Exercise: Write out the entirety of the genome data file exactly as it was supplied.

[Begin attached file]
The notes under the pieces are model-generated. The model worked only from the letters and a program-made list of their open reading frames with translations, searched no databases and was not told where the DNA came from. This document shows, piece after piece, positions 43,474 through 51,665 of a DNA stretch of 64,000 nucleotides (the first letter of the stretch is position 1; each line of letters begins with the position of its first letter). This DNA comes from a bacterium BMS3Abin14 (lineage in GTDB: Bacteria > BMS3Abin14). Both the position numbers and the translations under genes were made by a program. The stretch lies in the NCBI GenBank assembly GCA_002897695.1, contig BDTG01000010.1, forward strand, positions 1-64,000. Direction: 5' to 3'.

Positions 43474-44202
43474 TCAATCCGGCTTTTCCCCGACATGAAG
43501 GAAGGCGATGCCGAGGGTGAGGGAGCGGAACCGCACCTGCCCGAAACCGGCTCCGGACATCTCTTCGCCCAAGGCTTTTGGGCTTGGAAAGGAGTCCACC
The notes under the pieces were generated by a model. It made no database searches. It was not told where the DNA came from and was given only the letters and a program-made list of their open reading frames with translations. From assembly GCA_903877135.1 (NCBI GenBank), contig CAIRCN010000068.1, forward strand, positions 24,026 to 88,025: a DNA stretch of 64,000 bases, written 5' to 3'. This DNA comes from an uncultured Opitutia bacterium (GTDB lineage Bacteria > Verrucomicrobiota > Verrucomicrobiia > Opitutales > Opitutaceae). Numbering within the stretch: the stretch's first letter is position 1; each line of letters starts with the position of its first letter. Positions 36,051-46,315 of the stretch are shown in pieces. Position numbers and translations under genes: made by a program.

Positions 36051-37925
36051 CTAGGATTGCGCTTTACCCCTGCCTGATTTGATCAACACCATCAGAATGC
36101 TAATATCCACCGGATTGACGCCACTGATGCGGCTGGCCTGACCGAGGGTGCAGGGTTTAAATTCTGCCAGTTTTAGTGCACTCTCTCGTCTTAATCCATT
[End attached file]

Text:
The notes under the pieces are model-generated. The model worked only from the letters and a program-made list of their open reading frames with translations, searched no databases and was not told where the DNA came from. This document shows, piece after piece, positions 43,474 through 51,665 of a DNA stretch of 64,000 nucleotides (the first letter of the stretch is position 1; each line of letters begins with the position of its first letter). This DNA comes from a bacterium BMS3Abin14 (lineage in GTDB: Bacteria > BMS3Abin14). Both the position numbers and the translations under genes were made by a program. The stretch lies in the NCBI GenBank assembly GCA_002897695.1, contig BDTG01000010.1, forward strand, positions 1-64,000. Direction: 5' to 3'.

Positions 43474-44202
43474 TCAATCCGGCTTTTCCCCGACATGAAG
43501 GAAGGCGATGCCGAGGGTGAGGGAGCGGAACCGCACCTGCCCGAAACCGGCTCCGGACATCTCTTCGCCCAAGGCTTTTGGGCTTGGAAAGGAGTCCACC
The notes under the pieces were generated by a model. It made no database searches. It was not told where the DNA came from and was given only the letters and a program-made list of their open reading frames with translations. From assembly GCA_903877135.1 (NCBI GenBank), contig CAIRCN010000068.1, forward strand, positions 24,026 to 88,025: a DNA stretch of 64,000 bases, written 5' to 3'. This DNA comes from an uncultured Opitutia bacterium (GTDB lineage Bacteria > Verrucomicrobiota > Verrucomicrobiia > Opitutales > Opitutaceae). Numbering within the stretch: the stretch's first letter is position 1; each line of letters starts with the position of its first letter. Positions 36,051-46,315 of the stretch are shown in pieces. Position numbers and translations under genes: made by a program.

Positions 36051-37925
36051 CTAGGATTGCGCTTTACCCCTGCCTGATTTGATCAACACCATCAGAATGC
36101 TAATATCCACCGGATTGACGCCACTGATGCGGCTGGCCTGACCGAGGGTGCAGGGTTTAAATTCTGCCAGTTTTAGTGCACTCTCTCGTCTTAATCCATT